I used to have a problem with collecting chairs, but I quickly had to shut it down. I was running out of space for them, and honestly, it was becoming a little like my stuffed animal collection when I was a kid, meaning that I anthropomorphized each one and felt guilty letting any of them go. I also avoided giving any one chair extra attention, lest the other ones felt slighted. It’s cuckoo, I know. I was finally able to identify my favorites (sorry chairs!) and give the rest away, but clearly it left a hole in my heart because now I’m repeating the pattern with alternative seating: stools, poufs, cubes. The collection is growing . . . at least they’re smaller?
Stepping back from the psychological implications of this furniture obsession, I will say that collecting stools is a lot of fun, and making them is even better. It’s awesome to have a little stool for holding a plant, resting a cup, adding a seat or just being pretty without taking up a lot of space. I find these wicker plates at almost every thrift store I visit; they are very inexpensive and have lovely texture and natural variation in color. I wanted to pair them with more solid materials to make them less flimsy, so I chose thick wood dowels for the legs. These little beauties took only a couple hours, and would make a great project for a beginning woodworker. My only problem is that these are too easy to make, and soon my chairs will feel outnumbered! And yes, I know my chairs can’t feel things. Enjoy! — Kate
Read the full how-to after the jump…
- woven wicker trays or plates (ranging from 8″ to 12″ in diameter)
- wood circles to fit inside your tray (you can find the larger versions of these at hardware stores and smaller versions at craft/hobby stores like Michael’s)
- 1.5″ diameter dowels (for these stools, you need enough material to cut three 8″ lengths and three 12″ lengths)
- wood glue
- 1 1/2″ nails
- saw (you need to make angled cuts, so I recommend a compound miter saw or a handsaw and miter box)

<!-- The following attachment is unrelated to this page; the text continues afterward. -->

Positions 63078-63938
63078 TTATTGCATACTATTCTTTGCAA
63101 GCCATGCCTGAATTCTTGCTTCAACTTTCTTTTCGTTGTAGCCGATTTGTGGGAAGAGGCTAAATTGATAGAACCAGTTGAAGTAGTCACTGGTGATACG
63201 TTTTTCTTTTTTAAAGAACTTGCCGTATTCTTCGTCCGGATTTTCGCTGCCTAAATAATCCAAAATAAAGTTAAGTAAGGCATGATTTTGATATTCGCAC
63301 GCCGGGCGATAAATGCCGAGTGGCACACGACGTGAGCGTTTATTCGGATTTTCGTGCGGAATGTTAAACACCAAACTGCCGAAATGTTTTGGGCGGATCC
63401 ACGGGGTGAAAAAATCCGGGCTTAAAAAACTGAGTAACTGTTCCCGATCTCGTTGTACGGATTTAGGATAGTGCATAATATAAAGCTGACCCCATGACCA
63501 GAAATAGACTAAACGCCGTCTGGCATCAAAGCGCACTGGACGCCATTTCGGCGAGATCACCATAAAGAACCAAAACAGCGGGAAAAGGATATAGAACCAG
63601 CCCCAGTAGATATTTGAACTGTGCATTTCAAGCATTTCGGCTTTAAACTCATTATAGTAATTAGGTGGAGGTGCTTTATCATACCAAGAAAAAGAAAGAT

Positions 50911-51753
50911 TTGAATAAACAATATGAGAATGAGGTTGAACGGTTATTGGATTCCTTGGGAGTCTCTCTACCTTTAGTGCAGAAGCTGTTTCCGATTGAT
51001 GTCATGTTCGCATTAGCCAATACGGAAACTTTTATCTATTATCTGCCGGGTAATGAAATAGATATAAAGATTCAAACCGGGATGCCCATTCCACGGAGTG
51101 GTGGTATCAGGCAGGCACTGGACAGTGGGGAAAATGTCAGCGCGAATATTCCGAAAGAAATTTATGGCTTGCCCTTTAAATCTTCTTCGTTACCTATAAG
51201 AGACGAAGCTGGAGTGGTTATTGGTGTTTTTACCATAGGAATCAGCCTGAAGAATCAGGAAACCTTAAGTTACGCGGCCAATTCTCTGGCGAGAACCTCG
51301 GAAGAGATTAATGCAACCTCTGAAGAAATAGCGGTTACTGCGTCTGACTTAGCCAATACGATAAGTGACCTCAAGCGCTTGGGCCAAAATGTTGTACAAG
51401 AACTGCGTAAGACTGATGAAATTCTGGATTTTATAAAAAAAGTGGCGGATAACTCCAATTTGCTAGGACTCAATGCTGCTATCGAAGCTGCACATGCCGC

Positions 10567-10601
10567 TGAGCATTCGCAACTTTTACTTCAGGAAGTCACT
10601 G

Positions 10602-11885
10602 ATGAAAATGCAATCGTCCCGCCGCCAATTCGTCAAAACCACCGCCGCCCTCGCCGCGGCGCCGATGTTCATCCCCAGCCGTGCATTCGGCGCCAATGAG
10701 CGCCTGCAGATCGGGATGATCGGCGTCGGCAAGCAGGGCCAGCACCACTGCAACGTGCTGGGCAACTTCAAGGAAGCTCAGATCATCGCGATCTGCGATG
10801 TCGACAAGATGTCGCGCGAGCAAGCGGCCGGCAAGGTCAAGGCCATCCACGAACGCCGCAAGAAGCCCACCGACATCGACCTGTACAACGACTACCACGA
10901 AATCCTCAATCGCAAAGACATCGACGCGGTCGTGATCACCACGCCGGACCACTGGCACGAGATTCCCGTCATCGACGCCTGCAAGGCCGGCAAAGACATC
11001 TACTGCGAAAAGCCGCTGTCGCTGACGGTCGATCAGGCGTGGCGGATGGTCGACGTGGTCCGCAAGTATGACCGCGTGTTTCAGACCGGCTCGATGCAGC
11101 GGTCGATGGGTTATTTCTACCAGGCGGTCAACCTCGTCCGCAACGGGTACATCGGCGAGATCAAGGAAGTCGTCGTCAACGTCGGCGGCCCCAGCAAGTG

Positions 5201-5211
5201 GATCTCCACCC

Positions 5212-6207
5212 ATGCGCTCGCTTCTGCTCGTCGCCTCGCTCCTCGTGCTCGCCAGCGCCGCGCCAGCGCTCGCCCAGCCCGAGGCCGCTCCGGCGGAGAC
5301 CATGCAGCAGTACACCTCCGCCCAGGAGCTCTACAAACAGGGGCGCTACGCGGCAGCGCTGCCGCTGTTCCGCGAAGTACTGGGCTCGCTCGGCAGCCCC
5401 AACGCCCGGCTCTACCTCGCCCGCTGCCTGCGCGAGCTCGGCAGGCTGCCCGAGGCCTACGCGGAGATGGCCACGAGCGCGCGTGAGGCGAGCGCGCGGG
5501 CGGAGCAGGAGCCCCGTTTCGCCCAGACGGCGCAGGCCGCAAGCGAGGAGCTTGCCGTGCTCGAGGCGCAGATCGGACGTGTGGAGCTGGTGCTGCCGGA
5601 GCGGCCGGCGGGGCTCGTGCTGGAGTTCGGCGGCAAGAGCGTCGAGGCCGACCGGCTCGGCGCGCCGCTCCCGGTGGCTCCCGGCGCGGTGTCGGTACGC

- orbital sander (or belt sander)
1. Match up your wood circles with your trays: The circle should fit inside and fill most of the tray, but it doesn’t have to come to the very edge. When looking for trays/plates, try to find ones with edges — this will ensure that your wooden circle is hidden when the stool is upright.
2. Determine the length of the stool legs by holding your plate/tray upside down above the floor and eyeing how tall you’d like it to be. The heights of these two stools roughly match the diameter of the plate, so my 8″ plate has 8″ legs, and my larger plate (about 11″ in diameter) has 12″ legs. Cut your dowels to those lengths and use your sander to sand down one end of each of the three dowels.
4. Measure the circumference of your wooden disc and mark it in thirds. Measure the disc again and mark the center point of the disc, then draw lines from the third marks to the center point. Measure 2″ down those lines out from the center point, and make a mark. This ensures that all your legs are placed symmetrically.
5. Place a healthy dab of wood glue on the angled cut end of your dowels, and place them firmly down on the backside of the wood disc so that they angle outward from the center. You may need painter’s or masking tape to hold the legs in place while they set a bit.
6. After about 10 minutes, check your legs to see if they have set, and if they feel secure, flip the stool over and rest it on even ground. Position a nail over the center of the legs below, and hammer the nail through the disc into the legs to give them extra security. Repeat with the other legs, and let the glue set completely.
7. Spread a spiral of glue onto the inside of the wicker plate, and place it on the top of the stool, pressing it down onto the disc. Place the stool on even ground again and pile heavy, even pressure on top with books or binders. Let the glue set in this position, and remove the weight once the glue has set. Clean up any visible glue leaks or drips by scraping them off gently or wiping them with a damp cloth.